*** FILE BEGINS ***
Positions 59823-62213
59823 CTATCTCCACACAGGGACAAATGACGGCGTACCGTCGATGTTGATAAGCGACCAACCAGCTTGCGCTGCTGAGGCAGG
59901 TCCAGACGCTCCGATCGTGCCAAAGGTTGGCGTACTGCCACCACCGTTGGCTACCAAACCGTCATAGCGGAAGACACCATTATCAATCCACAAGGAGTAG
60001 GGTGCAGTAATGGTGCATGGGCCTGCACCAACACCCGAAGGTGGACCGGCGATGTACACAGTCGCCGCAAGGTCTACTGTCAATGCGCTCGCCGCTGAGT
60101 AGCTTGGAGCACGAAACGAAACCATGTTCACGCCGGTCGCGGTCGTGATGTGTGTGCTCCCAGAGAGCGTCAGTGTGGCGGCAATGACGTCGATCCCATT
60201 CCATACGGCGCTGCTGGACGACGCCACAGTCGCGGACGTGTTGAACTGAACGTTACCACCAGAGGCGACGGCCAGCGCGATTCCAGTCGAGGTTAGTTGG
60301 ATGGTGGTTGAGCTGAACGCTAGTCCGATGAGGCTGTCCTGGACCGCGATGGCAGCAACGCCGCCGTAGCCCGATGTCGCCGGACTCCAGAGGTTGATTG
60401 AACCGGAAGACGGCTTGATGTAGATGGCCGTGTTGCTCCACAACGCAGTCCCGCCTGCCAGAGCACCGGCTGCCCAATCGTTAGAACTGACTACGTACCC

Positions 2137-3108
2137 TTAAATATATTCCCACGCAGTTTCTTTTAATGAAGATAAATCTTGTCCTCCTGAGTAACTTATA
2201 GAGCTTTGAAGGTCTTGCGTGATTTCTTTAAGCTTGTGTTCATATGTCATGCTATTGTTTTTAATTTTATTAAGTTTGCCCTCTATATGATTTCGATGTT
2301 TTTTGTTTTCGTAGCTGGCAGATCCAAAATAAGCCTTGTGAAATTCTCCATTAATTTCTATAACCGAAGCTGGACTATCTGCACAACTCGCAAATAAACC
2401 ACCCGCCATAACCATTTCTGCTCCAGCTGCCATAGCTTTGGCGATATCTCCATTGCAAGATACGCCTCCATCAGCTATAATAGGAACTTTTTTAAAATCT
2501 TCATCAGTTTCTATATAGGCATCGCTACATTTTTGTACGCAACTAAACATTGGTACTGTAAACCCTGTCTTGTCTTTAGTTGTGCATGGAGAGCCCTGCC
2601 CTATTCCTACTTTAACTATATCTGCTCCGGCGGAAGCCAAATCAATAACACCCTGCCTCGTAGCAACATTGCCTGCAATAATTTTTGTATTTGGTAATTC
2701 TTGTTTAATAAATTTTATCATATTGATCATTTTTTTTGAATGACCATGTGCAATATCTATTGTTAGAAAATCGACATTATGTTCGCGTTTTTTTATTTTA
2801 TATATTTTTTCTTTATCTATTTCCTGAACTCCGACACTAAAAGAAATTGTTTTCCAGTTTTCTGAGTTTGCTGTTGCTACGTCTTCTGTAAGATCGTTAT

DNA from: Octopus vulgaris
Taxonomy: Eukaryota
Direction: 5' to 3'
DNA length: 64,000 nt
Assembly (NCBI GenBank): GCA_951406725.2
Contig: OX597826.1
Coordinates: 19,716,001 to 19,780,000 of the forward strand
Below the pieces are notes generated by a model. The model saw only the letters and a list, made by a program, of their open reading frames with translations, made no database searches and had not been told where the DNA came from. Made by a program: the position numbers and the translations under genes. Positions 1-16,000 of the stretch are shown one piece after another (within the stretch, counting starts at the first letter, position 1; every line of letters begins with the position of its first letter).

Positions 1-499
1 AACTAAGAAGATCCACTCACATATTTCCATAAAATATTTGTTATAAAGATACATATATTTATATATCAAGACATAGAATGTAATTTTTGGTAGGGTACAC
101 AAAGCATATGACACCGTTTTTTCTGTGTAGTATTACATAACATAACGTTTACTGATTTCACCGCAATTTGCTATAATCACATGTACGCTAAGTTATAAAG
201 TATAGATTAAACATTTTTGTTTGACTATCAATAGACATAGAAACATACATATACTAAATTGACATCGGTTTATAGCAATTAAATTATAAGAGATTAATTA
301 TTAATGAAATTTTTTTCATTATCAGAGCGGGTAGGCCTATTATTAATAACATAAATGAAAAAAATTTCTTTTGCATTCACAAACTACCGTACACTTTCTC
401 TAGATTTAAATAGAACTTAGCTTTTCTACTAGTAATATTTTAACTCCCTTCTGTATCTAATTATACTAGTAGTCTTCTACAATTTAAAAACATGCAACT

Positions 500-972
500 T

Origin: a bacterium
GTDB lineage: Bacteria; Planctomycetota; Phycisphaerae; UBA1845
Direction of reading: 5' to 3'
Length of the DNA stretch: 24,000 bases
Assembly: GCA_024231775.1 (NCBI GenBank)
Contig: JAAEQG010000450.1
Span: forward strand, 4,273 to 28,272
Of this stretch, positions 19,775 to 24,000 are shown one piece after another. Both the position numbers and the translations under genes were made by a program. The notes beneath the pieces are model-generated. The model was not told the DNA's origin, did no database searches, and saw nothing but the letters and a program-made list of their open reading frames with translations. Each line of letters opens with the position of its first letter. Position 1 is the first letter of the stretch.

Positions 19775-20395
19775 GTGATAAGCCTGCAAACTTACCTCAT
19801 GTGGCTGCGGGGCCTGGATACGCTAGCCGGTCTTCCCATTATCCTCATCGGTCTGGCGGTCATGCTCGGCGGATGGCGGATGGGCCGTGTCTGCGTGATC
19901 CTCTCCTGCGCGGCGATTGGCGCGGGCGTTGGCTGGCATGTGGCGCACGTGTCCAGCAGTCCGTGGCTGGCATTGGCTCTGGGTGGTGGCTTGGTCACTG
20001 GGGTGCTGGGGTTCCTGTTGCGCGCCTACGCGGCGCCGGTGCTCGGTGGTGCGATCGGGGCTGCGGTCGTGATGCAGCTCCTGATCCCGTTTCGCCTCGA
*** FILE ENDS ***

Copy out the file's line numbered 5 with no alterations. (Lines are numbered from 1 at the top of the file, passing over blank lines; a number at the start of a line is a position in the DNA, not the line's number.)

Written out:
60101 AGCTTGGAGCACGAAACGAAACCATGTTCACGCCGGTCGCGGTCGTGATGTGTGTGCTCCCAGAGAGCGTCAGTGTGGCGGCAATGACGTCGATCCCATT